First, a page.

However, this change in injury incidence might also simply reflect
seasonal variation or an aberration in injury rates.
In this study the face was the most common site of injury, fol-
lowed by the knee and shoulder, which is in agreement with
previous reports (Bird et al., 1998; Garraway & Macleod, 1995;
Hughes & Fricker, 1994; Targett, 1998). Combined head and neck
trauma accounted for 35% of all injuries, which is slightly higher
than has been reported in previous studies (14–29%) (Bathgate
et al., 2002; Brooks et al., 2005; Jakoet & Noakes, 1998; Targett,
1998). Injuries to the face were commonly medical attention
injuries classified as cuts, lacerations orepitaxes and did notrestrict
participation. The lower limb collectively accounted for 37% of all
injuries in this current study, which is comparable to previous
reports of between 42% and 48% (Bird et al., 1998; Gerrard et al.,
1994; Hughes & Fricker, 1994; Miles, Simpson, Chalmers, & Allnatt,
2000). Concussion accounted for 5.5% of all injuries in this study,
whichis comparablewith Hughes and Fricker (1994), Garrawayand
Macleod (1995), and Kemp et al., 2008, while Targett (1998)
reported a higher rate at 10.2% in professional rugby players. It has
been suggested that reported concussion rates may be variable due
to difficulties in diagnosis (Marshall & Spencer, 2001), as well as the
consequences associated with reporting concussion, such as
mandatory stand-down rules/periods, return to play protocols and
sports exclusion (Law #10 Medical) (Best et al., 2005; Marshall &
Spencer, 2001). Reported concussion rates in professional players
may be higher compared to lower grade rugby due to close moni-
toring of players by the associated team doctor.
The most common injury diagnosis/classification in this study
was haematoma/bruising (21.3%), followed by ligament tear and
sprain (20.7%), then muscle strains and tears (14.6%). Bruising and
haematomas are common injuries in rugby where physical contact
is high and this study demonstrated results close to the 21–25%
found by Hughes and Fricker (1994) and Targett (1998). Ligament
sprains comprised 20.7% of injuries in the current study compared
with 16.3% and 36.6% in previous reports (Hughes & Fricker, 1994;
Targett, 1998). The number of muscle strains and tears (14.6%) is
lower than earlier studies where musculotendinous strains/tears
comprised 24.8% (Hughes & Fricker,1994), 28.6% (Targett,1998) and
44.7% (Fuller, Laborde, Leather, & Molloy, 2008) of all injuries (the
lower rate may be due to improved preparation such as a more
effective pre-match routine, or player education in regard to tack-
ling techniques). Several authors have reported ‘‘soft tissue
injuries’’ which collectively comprise musculotendinous strains
and tears, ligament sprains and tears, haematoma, and contusions
as accounting for greater than 50% of all injuries in rugby (Bathgate
et al., 2002; Brooks et al., 2005; Jakoet & Noakes, 1998; Targett,
1998). Using this combined definition, the current study found
a 56.6% rate of soft tissue injury.
This study used a sport specific measure of injury severity
related to the ability of the player to return to unrestricted play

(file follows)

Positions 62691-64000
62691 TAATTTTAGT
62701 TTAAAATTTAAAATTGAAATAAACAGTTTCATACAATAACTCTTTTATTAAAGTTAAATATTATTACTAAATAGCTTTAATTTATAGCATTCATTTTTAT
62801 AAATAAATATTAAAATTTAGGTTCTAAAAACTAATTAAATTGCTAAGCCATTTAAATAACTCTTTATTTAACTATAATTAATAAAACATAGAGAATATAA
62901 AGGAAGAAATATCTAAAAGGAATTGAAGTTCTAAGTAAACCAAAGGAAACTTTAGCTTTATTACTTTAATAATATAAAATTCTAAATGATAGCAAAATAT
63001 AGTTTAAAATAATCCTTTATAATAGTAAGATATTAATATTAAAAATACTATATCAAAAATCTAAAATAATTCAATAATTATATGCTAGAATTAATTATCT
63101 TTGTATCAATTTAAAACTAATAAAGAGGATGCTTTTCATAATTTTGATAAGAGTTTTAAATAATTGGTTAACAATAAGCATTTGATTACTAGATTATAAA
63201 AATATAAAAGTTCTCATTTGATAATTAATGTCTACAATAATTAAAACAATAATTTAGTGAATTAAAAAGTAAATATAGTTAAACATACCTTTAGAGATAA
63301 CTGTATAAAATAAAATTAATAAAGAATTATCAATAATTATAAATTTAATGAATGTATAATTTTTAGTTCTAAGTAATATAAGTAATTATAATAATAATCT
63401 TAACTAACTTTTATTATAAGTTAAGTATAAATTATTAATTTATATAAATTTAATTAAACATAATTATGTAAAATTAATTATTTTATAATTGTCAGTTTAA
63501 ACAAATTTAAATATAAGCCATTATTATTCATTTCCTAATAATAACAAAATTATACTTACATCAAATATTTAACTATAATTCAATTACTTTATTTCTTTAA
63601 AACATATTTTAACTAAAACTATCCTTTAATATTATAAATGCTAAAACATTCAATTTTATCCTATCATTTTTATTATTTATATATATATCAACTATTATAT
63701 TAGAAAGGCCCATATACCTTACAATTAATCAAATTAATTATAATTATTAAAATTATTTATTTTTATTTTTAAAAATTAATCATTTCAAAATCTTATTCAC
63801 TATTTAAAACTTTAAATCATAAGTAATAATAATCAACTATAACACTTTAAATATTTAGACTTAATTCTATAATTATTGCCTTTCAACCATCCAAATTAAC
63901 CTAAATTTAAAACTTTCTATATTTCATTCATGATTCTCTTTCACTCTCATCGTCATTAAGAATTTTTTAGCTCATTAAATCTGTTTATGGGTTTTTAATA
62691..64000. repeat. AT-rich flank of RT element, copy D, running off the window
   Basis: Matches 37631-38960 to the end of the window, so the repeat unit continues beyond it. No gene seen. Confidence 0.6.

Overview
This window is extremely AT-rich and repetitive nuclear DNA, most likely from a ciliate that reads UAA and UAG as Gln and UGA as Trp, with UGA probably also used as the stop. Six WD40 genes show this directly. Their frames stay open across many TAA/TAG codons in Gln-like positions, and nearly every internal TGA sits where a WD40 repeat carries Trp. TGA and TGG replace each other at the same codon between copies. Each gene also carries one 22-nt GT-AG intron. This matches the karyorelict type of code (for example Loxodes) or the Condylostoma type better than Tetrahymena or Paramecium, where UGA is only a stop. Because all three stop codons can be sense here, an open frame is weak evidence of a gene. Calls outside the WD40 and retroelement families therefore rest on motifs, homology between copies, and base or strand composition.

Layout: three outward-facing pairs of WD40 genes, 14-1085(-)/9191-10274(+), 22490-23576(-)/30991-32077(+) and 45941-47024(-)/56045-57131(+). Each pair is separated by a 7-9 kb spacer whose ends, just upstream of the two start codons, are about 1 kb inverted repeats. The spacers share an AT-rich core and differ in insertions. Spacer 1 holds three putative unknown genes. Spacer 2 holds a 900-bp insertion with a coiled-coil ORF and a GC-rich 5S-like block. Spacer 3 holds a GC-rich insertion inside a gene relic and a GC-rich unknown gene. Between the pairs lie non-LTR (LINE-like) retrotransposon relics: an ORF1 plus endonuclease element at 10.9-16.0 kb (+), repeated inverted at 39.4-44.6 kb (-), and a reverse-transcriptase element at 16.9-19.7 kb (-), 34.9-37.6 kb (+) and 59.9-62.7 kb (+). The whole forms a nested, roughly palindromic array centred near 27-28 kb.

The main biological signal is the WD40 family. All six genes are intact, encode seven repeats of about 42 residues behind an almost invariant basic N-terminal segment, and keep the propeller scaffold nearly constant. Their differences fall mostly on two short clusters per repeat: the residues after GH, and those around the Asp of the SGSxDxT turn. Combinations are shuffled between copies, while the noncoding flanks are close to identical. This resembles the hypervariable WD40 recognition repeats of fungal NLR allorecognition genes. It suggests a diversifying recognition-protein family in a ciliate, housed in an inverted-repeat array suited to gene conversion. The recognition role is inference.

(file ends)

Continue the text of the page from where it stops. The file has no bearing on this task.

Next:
(Bathgate et al., 2002; Fuller et al., 2007; Targett, 1998) and found
the majority of injuries were classified as slight 35.2%, with 17.0%
mild, 29.8% moderate, 6.6% severe, 7.8% season ending and 3.6%
career ending. More recently Brooks and colleagues reported 82% of
injuries in international competitionwere mild, with 10% moderate
and 8% severe. When the results of these studies are compared it
can be concluded that the majority of injuries sustained in rugby
union require the player to miss minimal match play. It would
appear that few injuries are severe enough to prevent play for
a substantial amount of time (>3 weeks) (Bathgate et al., 2002;
Brooks et al., 2005; Garraway, Lee, Hutton, Russell, & Macleod,
2000; Targett, 1998).
This study found contacting another player during tackling to be
the mechanism of injury in the majority of cases (47.8%). Other
categories also included some specific ‘contact’ phases such as
scrum, ruck, and maul. When all these contact mechanisms are
combined as one group the proportion becomes 74.4%. Although
Hughes and Fricker (1994) found a slightly higher rate of contact
injury (83.5%), this supports the notion that most injuries occur
when contacting another player. The current study found non-
contact mechanisms were responsible for 19.5% of all injuries. This
is similar to Hughes and Fricker (1994) who reported 16.5%. The
remaining injury mechanisms (6.1%) were classified as occurring
secondary to foul play, however this was indicated by the player
A.G. Schneiders et al. / Physical Therapy in Sport 10 (2009) 85–9088
and no report of foul play was able to be verified by the match
The tackle phase was responsible for 47.8% of all injuries, fol-
lowed by rucks and mauls at 29.5%. Hughes and Fricker (1994),
Targett (1998), Bird et al. (1998) & Bathgate et al. (2002) also found
the tackle phase to be responsible for the majority of injuries. Much
attention has been focused on the tackle phase due to the associ-
ated high injury rates (Quarrie & Hopkins, 2008; Targett,1998). Few
studies have distinguished between injuries from attempting
a tackle compared to being tackled. This study found being tackled
(19.0%) was associated with lower injury rates than attempting
a tackle(28.8%). The opposite was found by Hughes & Fricker (1994)
and Quarrie & Hopkins (2008). Improved tackling techniques have
been suggested as a means of reducing injury rates (Simpson et al.,
1994). Rucks and mauls caused 29.5% of injuries in this study, which
is similar to Hughes and Fricker (1994) (22.6%), Targett (1998)
(35.9%) and Bird et al. (1998) (29%).
Centres sustained the most injuries followed by the lock and full
back. The higher proportion of injuries to the lock and full back
positions are similar to other studies (Bird et al., 1998; Targett,
1998). This study found no differences between forwards and backs
consistent with Hughes and Fricker (1994), Bird et al. (1998), and